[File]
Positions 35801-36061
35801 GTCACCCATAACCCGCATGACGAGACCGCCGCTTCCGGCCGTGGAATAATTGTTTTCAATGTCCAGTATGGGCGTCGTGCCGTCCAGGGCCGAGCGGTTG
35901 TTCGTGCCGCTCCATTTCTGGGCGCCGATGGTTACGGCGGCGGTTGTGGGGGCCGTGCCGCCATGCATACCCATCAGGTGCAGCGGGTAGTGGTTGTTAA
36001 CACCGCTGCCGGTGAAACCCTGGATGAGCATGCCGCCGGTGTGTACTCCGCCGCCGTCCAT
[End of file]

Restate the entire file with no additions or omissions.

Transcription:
Positions 35801-36061
35801 GTCACCCATAACCCGCATGACGAGACCGCCGCTTCCGGCCGTGGAATAATTGTTTTCAATGTCCAGTATGGGCGTCGTGCCGTCCAGGGCCGAGCGGTTG
35901 TTCGTGCCGCTCCATTTCTGGGCGCCGATGGTTACGGCGGCGGTTGTGGGGGCCGTGCCGCCATGCATACCCATCAGGTGCAGCGGGTAGTGGTTGTTAA
36001 CACCGCTGCCGGTGAAACCCTGGATGAGCATGCCGCCGGTGTGTACTCCGCCGCCGTCCAT